Challenges of modeling and valuing of ecosystem services Last Updated on 2014-07-02 11:36:10 The Millennium Ecosystem Assessment (MA) has outlined a clear logic: natural resources provide ecosystem services that contribute to human well-being, from nutrient cycling and carbon sequestration to recreational experiences. These ecosystem services are under constant threat from human activities. Through their actions, humans realise economic gains but also decrease their chances of enjoying sustained well-being for future as well as current generations. Economics can help integrate such losses of ecosystem services into decision making, by clarifying the synergies and trade-offs that come from land and ecosystem management. However, the science of ecosystem services is still in its infancy and methods vary wildly. One result of the MA process is that the popularity of the ecosystem services concept has taken flight, both in science and policy-making. This is due to its... More »
National Oceanic and Atmospheric Administration (NOAA), United States Last Updated on 2014-06-30 19:00:15 The National Oceanic and Atmospheric Administration (NOAA) is a federal agency within the United States Department of Commerce.  As a science-based operational agency tasked with monitoring climate and changes in the environment, NOAA is responsible for the study of the atmosphere and the oceans.  The agency issues daily weather forecasts and storm warnings, restores coastline, aids the flow of marine commerce, and manages fisheries.  NOAA's activities facilitate weather- and climate-sensitive economic activity that account for roughly one-third of the country's gross domestic product (GDP)[1]. The agency also responds to natural and man-made maritime disasters, operates a complex network of oceanographic, meteorological and atmospheric data-collecting products and services, and manages marine mammals, marine endangered... More »
Ecosystems and Human Well-Being: Volume 1: Current State and Trends: Urban Systems Last Updated on 2014-06-28 17:05:25 This is Chapter 27 of the Millenium Ecosystem Assessment report Ecosystems and Human Well-Being: Volume 1: Current State and Trends Coordinating Lead Authors: Gordon McGranahan, Peter Marcotullio Lead Authors: Xuemei Bai, Deborah Balk, Tania Braga, Ian Douglas, Thomas Elmqvist, William Rees, David Satterthwaite, Jacob Songsore, Hania Zlotnik Review Editors: Jerry Eades, Exequiel Ezcurra Main Messages Urbanization and urban growth continue to be major demographic trends. The world’s urban population increased from about 200 million (~15% of world population) in 1900 to 2.9 billion (~50% of world population) in 2000, and the number of cities with populations in excess of 1 million increased from 17 in 1900 to 388 in 2000. As people are increasingly living in cities, and as cities act as both human ecosystem habitats and drivers of ecosystem change, it will become increasingly... More »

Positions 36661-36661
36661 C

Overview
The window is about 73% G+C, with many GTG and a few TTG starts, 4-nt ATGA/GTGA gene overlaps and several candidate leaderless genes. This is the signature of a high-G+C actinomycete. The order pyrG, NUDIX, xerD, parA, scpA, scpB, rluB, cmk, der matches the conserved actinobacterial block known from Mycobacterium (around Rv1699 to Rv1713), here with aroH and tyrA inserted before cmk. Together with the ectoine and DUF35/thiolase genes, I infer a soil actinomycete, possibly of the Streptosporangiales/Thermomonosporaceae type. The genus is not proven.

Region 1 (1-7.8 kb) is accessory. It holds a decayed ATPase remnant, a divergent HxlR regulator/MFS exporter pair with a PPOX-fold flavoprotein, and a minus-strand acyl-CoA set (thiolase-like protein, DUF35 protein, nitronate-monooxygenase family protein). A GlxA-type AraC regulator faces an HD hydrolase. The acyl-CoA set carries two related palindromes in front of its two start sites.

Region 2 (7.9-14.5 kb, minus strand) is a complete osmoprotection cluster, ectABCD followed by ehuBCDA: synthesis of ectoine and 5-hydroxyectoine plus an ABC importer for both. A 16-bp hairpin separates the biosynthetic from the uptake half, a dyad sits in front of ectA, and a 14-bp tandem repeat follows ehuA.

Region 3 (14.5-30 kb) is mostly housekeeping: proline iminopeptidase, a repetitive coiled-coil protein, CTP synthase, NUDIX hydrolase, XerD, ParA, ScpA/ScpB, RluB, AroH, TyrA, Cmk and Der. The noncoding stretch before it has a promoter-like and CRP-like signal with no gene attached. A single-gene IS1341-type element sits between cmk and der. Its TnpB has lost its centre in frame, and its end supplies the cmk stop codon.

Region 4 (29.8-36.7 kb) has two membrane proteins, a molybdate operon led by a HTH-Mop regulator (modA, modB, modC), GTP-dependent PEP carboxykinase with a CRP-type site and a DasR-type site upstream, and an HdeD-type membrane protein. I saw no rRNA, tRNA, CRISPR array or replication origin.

Carpenter bee Last Updated on 2014-06-26 17:31:14 This hexapod (six-legged) insect is a bee in the subfamily Xylocoinae of either the genus Ceratina or Xylocopa that makes its nest in wood or plant stems. Along with bumble bee queens, carpenter bees (genus Xylocopa) are the largest native bees in the United States. There are numerous species of carpenter bees that inhabit a broad range of ecosystems from tropical to subtropical to temperate. In the United States carpenters bees can be found across the southern United States from Arizona to Florida and in the eastern United States, north to New York. These gentle giants get their name from their life history habits of excavating precisely rounded galleries inside wood. Using their broad, strong mandibles (jaws), they chew into dead but non-decayed limbs or trunks of standing dead trees. Some species, like the eastern Xylocopa virginica, occasionally take up residence... More »